The performance was dominated by Polly Jean, a tiny, incredibly skinny, figure dressed in black with long trailing sleeves.

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It was an excellent show which I thoroughly enjoyed, reinforcing my admiration for a talented artist.

Fortunately we arrived early. The venue, as the name implies is a former warehouse, a large open space, standing only. We were stood within 10 metres of the stage, close to the front, and had a decent view. However it wasn’t the same for everyone. There was a barrage of complaints from people who arrived later and were stuck at the back and whose view of the stage was blocked by other people. Some tweeted that they couldn’t even get inside the main room.

The venue have responded

“In response to suggestions that this event was ‘oversold’, we would like to clarify that ticket sales were within our licensed capacity and the promoter was working strictly to our guidelines in this area. The safety of our customers and staff is always our main concern. The issues that have been flagged up are operational ones.

“Although this was a very popular gig, there was in fact room for all ticket holders, with space available towards the middle and the front of the crowd. This has been confirmed by feedback from patrons situated in these areas. However, because there was no support act, there was little movement once people had found some space to wait in.

“The Victoria Warehouse loads from the rear, which meant that as more people arrived and the initial crowds remained static, there was a concertina effect that lead to a very busy area towards the rear bar. Those caught up in this have understandably interpreted it as ‘overselling’ of the event. We sent response teams into the crowd to try to move people forwards but with little success.

I don’t think that’s good enough. It is the venue’s responsibility to manage the crowd. By their own admission they clearly failed to do this and the result was that a lot of people were disappointed and their memories will be of these problems rather than an excellent performance.

I have to say I was not impressed by the venue management. I’d contacted them earlier in the week as I wanted to check on car parking near the venue. Once they realised I wasn’t enquiring about parking for the hotel on the site, they clearly weren’t interested and didn’t have the courtesy to respond. So the bad crowd management seems to confirm that the management are only interested in taking the money from their customers and once they have that customer service goes out of the window.

Kate Rusby at the Bridgewater Hall

It seems to have become a Christmas tradition for us – going to watch Kate Rusby. It’s the third time we’ve been the South Yorkshire folk singer’s Christmas show. The first time in Warrington 3 years ago. We missed out last year due to my jolly to Australia but this year made sure we got tickets for the show at the Bridgewater hall in Manchester last Monday.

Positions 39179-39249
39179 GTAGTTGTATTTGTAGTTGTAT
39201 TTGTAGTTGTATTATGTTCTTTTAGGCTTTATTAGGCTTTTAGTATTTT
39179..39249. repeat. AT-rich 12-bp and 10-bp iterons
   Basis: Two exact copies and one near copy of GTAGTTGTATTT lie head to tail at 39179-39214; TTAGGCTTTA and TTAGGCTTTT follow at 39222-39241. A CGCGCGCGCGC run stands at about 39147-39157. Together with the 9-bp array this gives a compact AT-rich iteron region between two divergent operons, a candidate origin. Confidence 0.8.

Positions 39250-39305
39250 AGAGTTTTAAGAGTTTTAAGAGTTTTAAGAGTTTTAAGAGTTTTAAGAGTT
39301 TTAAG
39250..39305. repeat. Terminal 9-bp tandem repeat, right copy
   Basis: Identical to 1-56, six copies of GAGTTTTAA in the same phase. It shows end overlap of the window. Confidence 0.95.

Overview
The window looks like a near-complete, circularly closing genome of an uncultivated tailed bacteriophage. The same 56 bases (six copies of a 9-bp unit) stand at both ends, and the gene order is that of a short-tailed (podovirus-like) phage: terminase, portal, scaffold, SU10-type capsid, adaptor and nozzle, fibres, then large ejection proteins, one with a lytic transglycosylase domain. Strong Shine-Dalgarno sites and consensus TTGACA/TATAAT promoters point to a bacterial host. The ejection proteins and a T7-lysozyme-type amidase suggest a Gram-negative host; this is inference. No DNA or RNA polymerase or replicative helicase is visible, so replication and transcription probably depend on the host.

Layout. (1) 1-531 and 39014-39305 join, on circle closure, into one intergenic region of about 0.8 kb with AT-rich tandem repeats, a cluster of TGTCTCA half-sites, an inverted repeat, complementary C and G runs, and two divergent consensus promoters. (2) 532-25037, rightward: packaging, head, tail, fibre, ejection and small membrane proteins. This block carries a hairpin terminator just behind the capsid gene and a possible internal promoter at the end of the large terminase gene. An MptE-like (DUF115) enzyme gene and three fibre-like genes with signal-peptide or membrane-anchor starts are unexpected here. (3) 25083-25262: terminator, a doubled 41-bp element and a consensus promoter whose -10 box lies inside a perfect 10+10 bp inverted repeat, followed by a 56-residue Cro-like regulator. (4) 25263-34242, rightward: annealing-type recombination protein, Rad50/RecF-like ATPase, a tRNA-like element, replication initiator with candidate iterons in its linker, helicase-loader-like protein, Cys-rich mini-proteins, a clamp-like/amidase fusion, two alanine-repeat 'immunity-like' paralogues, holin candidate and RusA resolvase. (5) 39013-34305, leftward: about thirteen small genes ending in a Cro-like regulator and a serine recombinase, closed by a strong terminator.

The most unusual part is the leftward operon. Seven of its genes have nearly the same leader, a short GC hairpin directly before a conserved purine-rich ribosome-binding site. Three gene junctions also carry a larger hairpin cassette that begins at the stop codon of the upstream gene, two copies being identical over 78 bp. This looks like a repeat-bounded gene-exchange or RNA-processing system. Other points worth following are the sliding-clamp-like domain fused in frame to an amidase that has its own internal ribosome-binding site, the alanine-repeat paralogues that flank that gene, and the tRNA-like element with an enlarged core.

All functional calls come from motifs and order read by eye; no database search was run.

Her Christmas concert is based around old traditional versions of carols as sung around the pubs in South Yorkshire (a tradition that’s probably died out by now). Some of the songs were well known carols but sung to a different tune – for example While Shepherd’s watched sung to “On Ilkley Moor B’aht ‘at”. Apparently the tune was written for this carol by someone from Kent, and it was only later adopted for the Yorkshire national anthem. In fact she performed 3 versions in all of this well known carol, all set to different tunes. This is another one

She played with her band – two guitarists (one her husband), an accordionist and a double bassist, plus a five piece brass ensemble. The brass band gave it a real northern Christmassy feel.

As previous years, the concert was in 2 halves, finishing, after the encore, at 10. So they were on stage in total for over 2 hours, but it didn’t seem that long. So another enjoyable night out. And Christmas starts here!

About the Young Idea


I was the right age to be a punk. However, although I liked some of the music, the aimless anarchism of the punk movement never appealed to me. But punk did achieve something significant– it renewed and refreshed popular music, taking it right back to the basics. Later, this allowed new bands to emerge, rediscovering older styles, but with a more contemporary twist. One band that did this was the Jam. Their music and style inspired by the Who, other 60’s Mod bands and the soul of Tamla Motown and Stax. And they adopted a retro, 60’s Mod style too. Now that was something that did appeal to me.


So when I was down in London and had a few hours to spare the morning of the second day, rather than hide away in my hotel room with my laptop working, I decided to take some “me time” and visit the exhibition about the Jam which was taking place at Somerset House.

About the Young Idea (the title taken from their single In the City) was

the first comprehensive exhibition about the extraordinary band whose music immortalised life for Britain’s disenchanted youth during the late 70s and early 80s. Through unseen material and fan memorabilia, the exhibition charts the trio’s journey from Sheerwater Secondary Modern in Woking to superstardom, (Somerset House website)